Technology and machines have long ago replaced much manual work. Nevertheless, it does not mean that we human beings sit on our hands.
I have noticed that many have started on a hobby or a piece of needlework again. It probably began during the corona crisis; but then we could not stop again – this applies at least to me. It gives us peace of mind, sitting there with a piece of needlework or working on something else with our hands; this goes for all age groups.
For many of us it is a spare-time activity to keep our hands occupied. For others, it is a life condition - a trade.
This applies to those who lay the bricks, draw the cables, and paint the walls in the houses where we live. It applies to those who build the wind turbines to provide us with clean energy. To those who take care of us when we are hospitalised or to those who nurse us when we cannot cope on our own any longer.
These are all functions that require skill, knowledge, and training and which deserve our utmost respect.
It is a pleasure to experience good craftsmanship. To look at a well-built wall, to see a smooth and beautifully painted wall, to admire a piece of furniture where the wood has been handled with care and insight, this fills me with joy every time.
We will remember the year 2023 as the year in which we could celebrate that my grandchild, Prince Christian, turned 18. It was a great day and, I believe, a wonderful day for him. He presented himself in a way that made all his family proud of him. He was surrounded by nice, excited, and happy young people from the entire kingdom, and he made a speech that commanded great respect. It made his grandmother proud.
Prince Christian said things as they were. It was not so common when I was young. Today, young people dare show that they can be insecure too. This openness is a strength which we others must admire, and from which we can learn.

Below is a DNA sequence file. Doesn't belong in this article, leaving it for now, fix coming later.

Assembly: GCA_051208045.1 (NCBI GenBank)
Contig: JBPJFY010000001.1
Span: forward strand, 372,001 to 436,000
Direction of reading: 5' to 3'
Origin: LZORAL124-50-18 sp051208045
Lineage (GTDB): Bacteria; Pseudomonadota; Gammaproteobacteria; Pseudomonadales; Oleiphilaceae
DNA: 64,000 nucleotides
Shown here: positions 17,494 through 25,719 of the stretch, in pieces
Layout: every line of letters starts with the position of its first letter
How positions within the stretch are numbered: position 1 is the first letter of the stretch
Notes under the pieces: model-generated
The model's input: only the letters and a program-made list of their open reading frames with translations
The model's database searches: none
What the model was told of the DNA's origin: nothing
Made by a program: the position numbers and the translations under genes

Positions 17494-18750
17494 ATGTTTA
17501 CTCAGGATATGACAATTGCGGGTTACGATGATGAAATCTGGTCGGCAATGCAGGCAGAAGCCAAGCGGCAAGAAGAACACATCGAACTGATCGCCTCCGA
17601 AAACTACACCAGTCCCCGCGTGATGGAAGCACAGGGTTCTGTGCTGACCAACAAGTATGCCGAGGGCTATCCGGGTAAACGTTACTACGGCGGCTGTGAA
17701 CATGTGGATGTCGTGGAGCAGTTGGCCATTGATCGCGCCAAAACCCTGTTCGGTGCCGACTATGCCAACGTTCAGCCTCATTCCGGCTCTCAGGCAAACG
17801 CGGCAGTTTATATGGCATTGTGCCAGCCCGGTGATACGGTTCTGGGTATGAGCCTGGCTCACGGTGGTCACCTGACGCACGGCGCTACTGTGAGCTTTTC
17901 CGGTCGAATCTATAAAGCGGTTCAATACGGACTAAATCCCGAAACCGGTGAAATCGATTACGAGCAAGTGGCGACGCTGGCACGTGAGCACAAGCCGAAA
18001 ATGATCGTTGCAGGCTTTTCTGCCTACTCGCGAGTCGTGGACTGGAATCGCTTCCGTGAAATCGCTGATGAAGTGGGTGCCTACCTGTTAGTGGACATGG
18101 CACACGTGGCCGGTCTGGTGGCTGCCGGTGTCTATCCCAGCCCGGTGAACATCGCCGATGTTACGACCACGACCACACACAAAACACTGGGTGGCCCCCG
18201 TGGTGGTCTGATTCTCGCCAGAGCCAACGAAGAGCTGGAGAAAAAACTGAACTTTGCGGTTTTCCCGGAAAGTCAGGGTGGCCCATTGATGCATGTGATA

Everybody knows the little word “thanks”.
It is a lovely word, both to say and to hear. In the word lies recognition of the fact that a human being is not alone. It is also the word, which we use as a New Year greeting: Thanks for the past year!
Thank you for the warmth and hospitality I meet with everywhere in Denmark.
The Kingdom of Denmark comprises three countries and three peoples. Each of us has our own identity and culture and each of us our own language. But we are united by a shared history, and we are united as human beings.
Tonight, I send my New Year wishes to everybody in Greenland and to everybody in the Faroe Islands. My thoughts often go north to the two countries and to the two peoples with a “thank you” for all that they have given me over the years.
My New Year greetings also go to the Danes in South Schleswig and to the many Danes who live and work abroad.
At the turn of the year, I wish to thank everybody in the defence, the police, and the emergency management services. You make an admirable and absolutely indispensable effort for our country.
Tonight, I would like to express a very special thank you. Thank you for the warmth and devotion which I and my family have received throughout many, many years.
In two weeks time I have been Queen of Denmark for 52 years. Such an amount will leave its mark on anybody – also on me! The time takes its toll, and the number of “ailments” increases. One cannot undertake as much as one managed in the past.
In February this year I underwent extensive back surgery. Everything went well, thanks to the competent health personnel, who took care of me. Inevitably, the operation gave cause to thoughts about the future – whether now would be an appropriate time to pass on the responsibility to the next generation.
I have decided that now is the right time. On 14th January, 2024 – 52 years after I succeeded my beloved father – I will step down as Queen of Denmark. I will hand over the throne to my son Crown Prince Frederik.
Tonight, I first and foremost would like to express my thanks. Thank you for the overwhelming warmth and support which I have received during all these years. Thank you to the changing governments with whom the collaboration always has been rewarding, and thank you to The Parliament, who have always vested their confidence in me.
Thank you to the many, many people who on special occasions and in everyday life have embraced me and my family with kind words and thoughts, turning the years into a string of pearls.
The support and assistance which I have received throughout the years, have been crucial to the success of my task. It is my hope that the new King and Queen will be met with the same trust and devotion which have fallen to my lot.
They deserve it! Denmark deserves it!
I will conclude my new year’s address in my usual manner:
GOD BLESS DENMARK
GOD BLESS YOU ALL